Before a spokesman for U.S. attorney Paul Fishman denied a report that the feds had cleared Chris Chritie in Bridgegate, Dave Weigel argued that the scandal had actually improved Christie's odds of winning the 2016 Republican presidential nomination:
Christie is fundamentally better off because Bridgegate happened. Before the story, Christie was assumed to [be] not just the 2016 Republican frontrunner but a beltway-approved, Morning Joe-feted savior of the Republican Party. You can look at the Judicial Network ads that follow Christie along every trip to South Carolina to see how that plays.Despite the denial from Fishman's office, and despite the fact that the federal investigation is not the only one Christie is facing, I continue to think he's going to walk, because top guys always make sure that no evidence trail ever links them to any unsavory doings that are executed lower down in the bureaucracy. Ask Rupert Murdoch, or every banker who helped crash the economy.
The scandal removed Christie from that position, and bestowed a new one upon him. He was now, like Scott Walker and like Rick Perry (and Richard Nixon, etc and etc) a Republican trying to do his job before being attacked by the thuggish, criminalizing Democrats. He was no longer an MSNBC morning hero; he was the subject of hundreds of segments that linked him to corruption. Christie discovered the right's enemies, and now he's back, attacking state Democrats who keep investigating him as "people who are addicted to MSNBC and the front page of your papers."
I've said many times that I think Christie will survive this, and I've even speculated that Bridgegate could be wiping out the memories of Christie as Obama's pal in the aftermath of Hurricane Sandy. But even I'm not ready to say that the result for Christie could be a net gain.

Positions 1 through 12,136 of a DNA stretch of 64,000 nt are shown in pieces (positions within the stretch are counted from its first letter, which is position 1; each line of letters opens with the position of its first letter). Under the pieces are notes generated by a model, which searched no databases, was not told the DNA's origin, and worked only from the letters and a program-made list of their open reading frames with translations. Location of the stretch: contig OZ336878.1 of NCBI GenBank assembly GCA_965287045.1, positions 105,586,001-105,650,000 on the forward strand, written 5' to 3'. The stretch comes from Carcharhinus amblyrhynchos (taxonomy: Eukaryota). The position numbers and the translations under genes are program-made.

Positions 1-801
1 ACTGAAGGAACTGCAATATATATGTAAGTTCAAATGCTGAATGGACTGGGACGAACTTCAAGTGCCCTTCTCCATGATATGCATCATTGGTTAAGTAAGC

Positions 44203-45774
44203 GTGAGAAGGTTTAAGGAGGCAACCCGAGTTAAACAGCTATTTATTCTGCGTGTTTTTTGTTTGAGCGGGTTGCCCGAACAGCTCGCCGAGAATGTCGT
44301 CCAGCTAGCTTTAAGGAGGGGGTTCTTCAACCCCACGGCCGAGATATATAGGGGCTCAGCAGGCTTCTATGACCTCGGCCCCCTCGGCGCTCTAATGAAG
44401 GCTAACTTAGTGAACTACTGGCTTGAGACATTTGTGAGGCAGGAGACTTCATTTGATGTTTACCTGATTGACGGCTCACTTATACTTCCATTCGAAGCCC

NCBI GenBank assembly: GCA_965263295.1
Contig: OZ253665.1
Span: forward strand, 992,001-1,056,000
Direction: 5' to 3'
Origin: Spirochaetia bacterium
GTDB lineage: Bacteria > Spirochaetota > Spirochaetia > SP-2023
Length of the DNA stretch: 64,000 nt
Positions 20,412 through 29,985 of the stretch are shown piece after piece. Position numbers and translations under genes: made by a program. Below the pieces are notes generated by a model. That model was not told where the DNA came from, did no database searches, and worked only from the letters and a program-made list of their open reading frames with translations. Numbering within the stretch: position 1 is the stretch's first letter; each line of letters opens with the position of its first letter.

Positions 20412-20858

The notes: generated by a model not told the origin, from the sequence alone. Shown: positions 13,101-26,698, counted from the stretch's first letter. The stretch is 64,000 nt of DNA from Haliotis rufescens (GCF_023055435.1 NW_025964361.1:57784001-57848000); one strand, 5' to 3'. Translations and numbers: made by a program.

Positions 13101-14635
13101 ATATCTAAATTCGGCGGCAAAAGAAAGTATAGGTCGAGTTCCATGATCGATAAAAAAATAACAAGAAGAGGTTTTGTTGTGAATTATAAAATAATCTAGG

To win the Republican primaries, you have to appeal to angry Fox/Limbaugh fans and to a dwindling but still somewhat significant sector of the GOP electorate -- the voters who don't get 100% of their political ideas from angry right-wing media. These are the people who put John McCain and Mitt Romney over the top. To them, Christie will still carry a Bridgegate stigma because the mainstream press will still bring it up, and they don't completely reject the mainstream press.
At the same time, with angrier voters, I don't think Christie's shaken the stigma of RINOism. Recently, Byron York asked his Twitter followers to name their presidential favorites for 2016. It's hard to imagine a less scientific poll than this, but York is a fairly well-known right-wing pundit, and he got 338 votes, split among 28 candidates.
Scott Walker got 78 votes. Ted Cruz got 54. Bobby Jindal got 40. Chris Christie got zero.
I think avid consumers of right-wing news and opinion still haven't forgiven Christie for apostasy. And the moderates who still might care what Joe Scarborough thinks aren't ready to dismiss Bridgegate.
On the other hand, Christie does the liberal-bashing thing better than just about anyone else in the field. So I think he has some credibility as a candidate -- just a hell of a lot less than he did before Bridgegate and his Sandy photo op with Obama. Both were huge blunders for him. In terms of the nomination, Sandy might have been the bigger one.